Use the defined constants PAGES_PER_CARTRIDGE, TRAY_CAPACITY,
Internal (//-style) comments are normally used inside of method bodies to explain howsomething works, while the Javadoc comments explain what a method does. (A good rule of thumb is: if you had to think for a few minutes to figure out how something works, you should probably include a comment explaining how it works.)
o Internal comments always precede the code they describe and are indented to the same level. In a simple homework like this one, as long as your code is straightforward and you use meaningful variable names, your code will probably not need many internal comments.
Use a consistent style for indentation and formatting.
o Note that you can set up Eclipse with the formatting style you prefer and then use Ctrl-Shift-F to
format your code. To play with the formatting preferences, go to Window->Preferences->Java- >Code Style->Formatter and click the New button to create your own “profile” for formatting.
If you have questions
For questions, please see the Piazza Q & A pages and click on the folder assignment1. If you don’t find your question answered, then create a new post with your question. Try to state the question or topic clearly in the title of your post, and attach the tag assignment1. But remember, do not post any source code for the classes that are to be turned in. It is fine to post source code for general Java examples that are not being turned in. (In the Piazza editor, use the button labeled “pre” to have Java code formatted the way you typed it.)
If you have a question that absolutely cannot be asked without showing part of your source code, make the post “private” so that only the instructors and TAs can see it. Be sure you have stated a specific question; vague requests of the form “read all my code and tell me what’s wrong with it” will generally be ignored.
Of course, the instructors and TAs are always available to help you. See the Office Hours section of the syllabus to find a time that is convenient for you. We do our best to answer every question carefully, short of actually writing your code for you, but it would be unfair for the staff to fully review your assignment in detail before it is turned in.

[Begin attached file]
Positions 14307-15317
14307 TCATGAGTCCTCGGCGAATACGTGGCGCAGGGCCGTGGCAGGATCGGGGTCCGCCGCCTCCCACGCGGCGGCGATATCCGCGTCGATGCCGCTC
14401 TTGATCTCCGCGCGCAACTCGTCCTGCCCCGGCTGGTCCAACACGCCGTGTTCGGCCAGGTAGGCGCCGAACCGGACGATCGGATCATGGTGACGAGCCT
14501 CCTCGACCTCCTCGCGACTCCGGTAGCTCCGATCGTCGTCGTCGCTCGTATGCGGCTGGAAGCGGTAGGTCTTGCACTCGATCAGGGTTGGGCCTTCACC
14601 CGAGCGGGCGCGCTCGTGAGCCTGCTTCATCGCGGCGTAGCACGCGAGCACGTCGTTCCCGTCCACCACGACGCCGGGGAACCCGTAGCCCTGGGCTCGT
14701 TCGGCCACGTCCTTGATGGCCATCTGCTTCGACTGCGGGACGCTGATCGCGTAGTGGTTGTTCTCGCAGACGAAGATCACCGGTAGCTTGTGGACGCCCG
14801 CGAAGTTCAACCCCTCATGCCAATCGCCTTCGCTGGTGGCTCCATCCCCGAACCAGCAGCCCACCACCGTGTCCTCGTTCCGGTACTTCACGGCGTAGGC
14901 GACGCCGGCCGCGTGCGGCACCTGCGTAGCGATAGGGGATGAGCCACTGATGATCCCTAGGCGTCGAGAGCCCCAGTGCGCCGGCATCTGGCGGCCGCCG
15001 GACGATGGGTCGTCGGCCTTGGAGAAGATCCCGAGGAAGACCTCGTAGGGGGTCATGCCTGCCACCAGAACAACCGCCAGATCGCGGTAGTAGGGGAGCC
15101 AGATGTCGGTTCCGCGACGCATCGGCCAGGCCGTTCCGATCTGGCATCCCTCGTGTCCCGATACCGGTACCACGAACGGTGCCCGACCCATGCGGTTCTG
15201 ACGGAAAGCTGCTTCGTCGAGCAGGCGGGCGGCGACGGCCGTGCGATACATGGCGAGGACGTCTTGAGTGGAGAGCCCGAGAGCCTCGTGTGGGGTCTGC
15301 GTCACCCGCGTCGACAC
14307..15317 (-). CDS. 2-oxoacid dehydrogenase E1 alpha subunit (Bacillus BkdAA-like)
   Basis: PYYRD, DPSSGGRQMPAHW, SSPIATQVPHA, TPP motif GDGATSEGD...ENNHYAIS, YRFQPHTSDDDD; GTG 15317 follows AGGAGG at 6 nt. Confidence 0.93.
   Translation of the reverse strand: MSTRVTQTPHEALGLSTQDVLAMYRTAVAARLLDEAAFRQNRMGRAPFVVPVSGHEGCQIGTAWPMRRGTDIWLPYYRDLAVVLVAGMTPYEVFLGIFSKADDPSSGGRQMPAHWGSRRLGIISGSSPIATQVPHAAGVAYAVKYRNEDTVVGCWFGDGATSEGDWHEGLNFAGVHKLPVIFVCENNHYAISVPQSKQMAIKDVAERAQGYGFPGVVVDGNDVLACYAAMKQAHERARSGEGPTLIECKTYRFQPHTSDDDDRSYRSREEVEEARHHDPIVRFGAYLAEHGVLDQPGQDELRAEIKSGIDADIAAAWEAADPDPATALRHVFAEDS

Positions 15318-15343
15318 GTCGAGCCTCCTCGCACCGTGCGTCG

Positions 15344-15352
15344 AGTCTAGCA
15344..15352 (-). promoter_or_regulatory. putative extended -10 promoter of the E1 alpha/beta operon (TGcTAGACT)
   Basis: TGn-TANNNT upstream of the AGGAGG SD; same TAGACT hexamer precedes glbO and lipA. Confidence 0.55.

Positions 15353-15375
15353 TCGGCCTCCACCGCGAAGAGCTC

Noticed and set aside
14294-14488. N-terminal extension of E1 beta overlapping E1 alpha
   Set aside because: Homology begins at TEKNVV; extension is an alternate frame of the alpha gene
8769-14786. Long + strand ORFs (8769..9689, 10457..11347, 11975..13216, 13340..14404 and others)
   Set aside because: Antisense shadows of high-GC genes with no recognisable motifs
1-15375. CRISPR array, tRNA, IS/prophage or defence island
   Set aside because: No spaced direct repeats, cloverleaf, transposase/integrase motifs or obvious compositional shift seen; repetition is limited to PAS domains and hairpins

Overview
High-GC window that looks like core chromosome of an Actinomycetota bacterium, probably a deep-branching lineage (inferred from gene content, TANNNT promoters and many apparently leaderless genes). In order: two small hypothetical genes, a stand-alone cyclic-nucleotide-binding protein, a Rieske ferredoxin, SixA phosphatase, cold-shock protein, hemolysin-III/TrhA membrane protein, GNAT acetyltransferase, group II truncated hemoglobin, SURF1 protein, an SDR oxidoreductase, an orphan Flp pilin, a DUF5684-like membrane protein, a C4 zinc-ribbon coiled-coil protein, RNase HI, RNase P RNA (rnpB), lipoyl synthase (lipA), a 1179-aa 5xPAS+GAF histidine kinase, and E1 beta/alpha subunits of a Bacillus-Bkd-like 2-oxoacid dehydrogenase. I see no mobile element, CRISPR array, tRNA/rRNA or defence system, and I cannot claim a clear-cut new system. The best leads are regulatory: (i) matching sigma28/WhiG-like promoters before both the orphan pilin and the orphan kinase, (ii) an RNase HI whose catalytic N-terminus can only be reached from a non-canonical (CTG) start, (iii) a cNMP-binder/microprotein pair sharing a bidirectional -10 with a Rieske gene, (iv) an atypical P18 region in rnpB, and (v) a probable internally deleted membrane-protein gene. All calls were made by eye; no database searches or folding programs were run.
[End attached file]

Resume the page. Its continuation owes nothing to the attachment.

Any posts from the instructors on Piazza that are labeled “Official Clarification” are considered to be part of the spec, and you may lose points if you ignore them. Such posts will always be placed in the Announcements section of the course page in addition to the Q&A page. (We promise that no official clarifications will be posted within 24 hours of the due date.)
What to turn in
Note: You will need to complete the “Academic Dishonesty policy questionnaire,” found on the Homework page on Canvas, before the submission link will be visible to you.
Please submit, on Canvas, the zip file that is created by the SpecChecker. The file will be namedSUBMIT_THIS_hw1.zip. and it will be located in the directory you selected when you ran the SpecChecker. It should contain one directory, hw1, which in turn contains one file,WirelessPrinter.java. Please LOOK at the file you upload and make sure it is the right one!
Submit the zip file to Canvas using the Assignment 1 submission link and verify that your submission was successful. If you are not sure how to do this, see the document “Assignment Submission HOWTO” which can be found in the Piazza pinned messages.
We recommend that you submit the zip file as created by the specchecker. If necessary for some reason, you can create a zip file yourself. The zip file must contain the directory hw1, which in turn should contain the file WirelessPrinter.java. You can accomplish this by zipping up the src directory of your project. The file must be a zip file, so be sure you are using the Windows or Mac zip utility, and NOT a third-party installation of WinRAR, 7-zip, or Winzip.